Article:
SCI project manager Shannon Nickinson with children at Jamison Street Preschool in West Pensacola.
My mid-life resolution is to be more like Eddie Vedder.
"Lucky and grateful are two things I am every day," said Vedder, the lead singer of Pearl Jam. He was the last of his bandmates to speak at the band's induction into the Rock and Roll Hall of Fame last month.
Pearl Jam is music of my time. They were my generation's howl into the universe. And now they are 50-something dudes — ADULTS — with short hair and children of their own and their parents in tow at their induction ceremony.
As I have often he thought he has been, Eddie was right this time. Lucky and grateful are two things we should all be every day.
Which is why I was pleased that the women of IMPACT 100 Pensacola Bay Area gave me the chance to express that gratitude this week. On May 2, the local philanthropy group hosted the recipients of their 2016 grants at Pensacola Little Theater.
There we were all able to share the progress we have made with the 10 grants awarded in the community last year.
The good fueled on by those grants is spreading all across our community, from tables at Jackson's Steakhouse to the waters of Escambia Bay, to the land of the Santa Rosa Creek Indians to the maternity wards of Escambia County.
The women of IMPACT helped Studer Community Institute launch the Brain Bag initiative. And we were pleased to report that moms at Baptist, Sacred Heart and West Florida hospitals been receiving the early literacy gift bags, along with a lesson about how important talking and interacting with your child is from the earliest days of life.
We also are working on ways to expand the Brain Bags footprint in the community. The Escambia County Health Department nurses who do home visits with new moms will begin to teach the Brain Bags's key touch points and review the material in the bag with their clients.
Because we don't want the learning to be one-and-done.
Part of that effort will include the Light Up Learning fundraiser with Josh Sitton June 22 at Sanders Beach Corrine Jones Community Center.
Sitton, whose day job is is as an offensive lineman for the Chicago Bears, is also an SCI board member. He is also a great advocate to the cause of early education, so look forward to some great items up for auction to benefit SCI's mission though:
— Brain Bags. Early learning gift bags for every mother who gives birth in an Escambia County hospital. The bags include a one-on-one lesson on the importance of talking, reading and interacting with your baby from day one.
It includes tools to help you do that such as a storybook that highlights the ABCs using our beautiful city, a baby book designed by SCI staff to help new parents track their baby’s brain development, a toy, and a binder that highlights community resources and more practical advice on how parents can use positive interaction to build a child’s readiness for kindergarten long before the first day of school.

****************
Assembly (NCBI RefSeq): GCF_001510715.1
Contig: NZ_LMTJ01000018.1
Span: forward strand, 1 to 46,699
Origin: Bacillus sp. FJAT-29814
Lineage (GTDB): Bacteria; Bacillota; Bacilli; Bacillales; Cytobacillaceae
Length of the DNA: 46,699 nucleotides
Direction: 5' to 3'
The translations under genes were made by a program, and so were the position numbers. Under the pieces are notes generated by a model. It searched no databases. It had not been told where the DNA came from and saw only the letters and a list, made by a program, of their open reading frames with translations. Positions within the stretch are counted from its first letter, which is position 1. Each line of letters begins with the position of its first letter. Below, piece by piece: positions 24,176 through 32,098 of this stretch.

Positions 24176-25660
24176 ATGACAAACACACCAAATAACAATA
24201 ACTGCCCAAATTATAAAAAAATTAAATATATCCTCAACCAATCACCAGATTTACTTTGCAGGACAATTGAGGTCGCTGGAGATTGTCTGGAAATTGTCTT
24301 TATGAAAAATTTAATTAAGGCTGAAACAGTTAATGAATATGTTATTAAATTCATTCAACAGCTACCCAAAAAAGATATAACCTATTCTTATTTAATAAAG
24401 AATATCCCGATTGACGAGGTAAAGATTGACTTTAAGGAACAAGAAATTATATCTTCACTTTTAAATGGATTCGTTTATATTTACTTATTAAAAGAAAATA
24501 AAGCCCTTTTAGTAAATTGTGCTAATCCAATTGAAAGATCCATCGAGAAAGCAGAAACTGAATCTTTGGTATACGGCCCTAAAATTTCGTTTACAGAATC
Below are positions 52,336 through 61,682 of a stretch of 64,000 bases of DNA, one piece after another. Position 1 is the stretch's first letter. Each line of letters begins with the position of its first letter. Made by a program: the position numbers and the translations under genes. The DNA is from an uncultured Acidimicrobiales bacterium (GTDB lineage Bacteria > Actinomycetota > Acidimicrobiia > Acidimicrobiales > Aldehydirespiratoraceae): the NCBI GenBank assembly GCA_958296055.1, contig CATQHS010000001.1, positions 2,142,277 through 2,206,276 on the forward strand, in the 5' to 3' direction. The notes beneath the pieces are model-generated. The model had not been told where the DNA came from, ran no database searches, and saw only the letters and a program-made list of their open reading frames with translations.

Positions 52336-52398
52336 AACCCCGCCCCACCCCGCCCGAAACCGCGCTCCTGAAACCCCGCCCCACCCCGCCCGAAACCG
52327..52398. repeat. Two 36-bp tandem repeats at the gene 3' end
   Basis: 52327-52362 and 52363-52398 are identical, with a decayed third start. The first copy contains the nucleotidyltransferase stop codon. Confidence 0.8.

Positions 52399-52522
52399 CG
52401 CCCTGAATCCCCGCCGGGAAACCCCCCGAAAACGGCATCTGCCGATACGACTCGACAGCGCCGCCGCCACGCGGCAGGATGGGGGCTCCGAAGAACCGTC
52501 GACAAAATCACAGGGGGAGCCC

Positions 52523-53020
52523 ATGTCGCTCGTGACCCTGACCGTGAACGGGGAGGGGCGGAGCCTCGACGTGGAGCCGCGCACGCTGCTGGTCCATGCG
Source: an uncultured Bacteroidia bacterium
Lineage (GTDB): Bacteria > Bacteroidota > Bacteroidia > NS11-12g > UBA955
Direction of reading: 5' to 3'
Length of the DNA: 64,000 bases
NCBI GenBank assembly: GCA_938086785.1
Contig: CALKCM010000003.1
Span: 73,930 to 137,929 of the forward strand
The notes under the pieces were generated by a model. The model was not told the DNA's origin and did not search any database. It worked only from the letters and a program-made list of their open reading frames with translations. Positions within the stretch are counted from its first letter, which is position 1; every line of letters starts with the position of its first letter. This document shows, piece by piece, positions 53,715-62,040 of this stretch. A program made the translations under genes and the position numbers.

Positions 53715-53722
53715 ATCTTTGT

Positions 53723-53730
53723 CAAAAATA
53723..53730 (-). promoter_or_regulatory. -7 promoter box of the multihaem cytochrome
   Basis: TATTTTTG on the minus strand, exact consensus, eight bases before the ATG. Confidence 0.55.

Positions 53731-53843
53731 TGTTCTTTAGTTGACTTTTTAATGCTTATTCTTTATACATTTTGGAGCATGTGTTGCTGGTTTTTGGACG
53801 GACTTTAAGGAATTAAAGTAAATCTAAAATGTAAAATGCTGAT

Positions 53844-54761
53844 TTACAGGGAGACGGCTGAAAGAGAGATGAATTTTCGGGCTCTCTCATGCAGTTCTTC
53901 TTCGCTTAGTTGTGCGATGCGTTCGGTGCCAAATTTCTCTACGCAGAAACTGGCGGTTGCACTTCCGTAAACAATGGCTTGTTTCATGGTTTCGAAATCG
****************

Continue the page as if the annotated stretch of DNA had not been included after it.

— Thirty Million Words Initiative research. SCI is bringing the University of Chicago’s research to our local hospitals starting with the newborn hearing test every infant has. Pensacola moms will join this research pool.
First piloted with 500 families in the Chicago area, this video lesson collects some data about parents before and after they watch a video on the importance of language in the developing brain. The video features real parents modeling behaviors that will help them, Tune In, Talk Turns and Talk More, as our friends in Chicago say, with their babies.
Preliminary data shows the video lesson does increase parent knowledge about how they can influence their child’s intelligence. The local findings will help the team in Chicago refine their messaging, making it easier to spread the 3Ts throughout a community.
— Parent outreach. Third is our parent outreach efforts, first through pop up community wide events and second through targeted small group sessions to meet parents where they are, in a non judgmental way. These sessions also will reinforce the power of parent talk and interaction to build a child’s brain.
— Early learning in the environment. Here we need the support of businesses, churches, community centers, and civic groups to weave the concept of kindergarten readiness into public spaces.
We have worked on this through projects like the sensory garden at the Bodacious Brew drive-thru, the Upward Intuition skate park project planned on Hayne Street, and signage we have planned for public play spaces.
We want everyone to see the community the way we have learned to see it: As an ever-present, always open classroom full of chances to help adults and young children interact in a meaningful way.
I am lucky that I had parents and grandparents who read to me and talked with me.
I am grateful for the gift they gave me, even before they knew what a gift it was.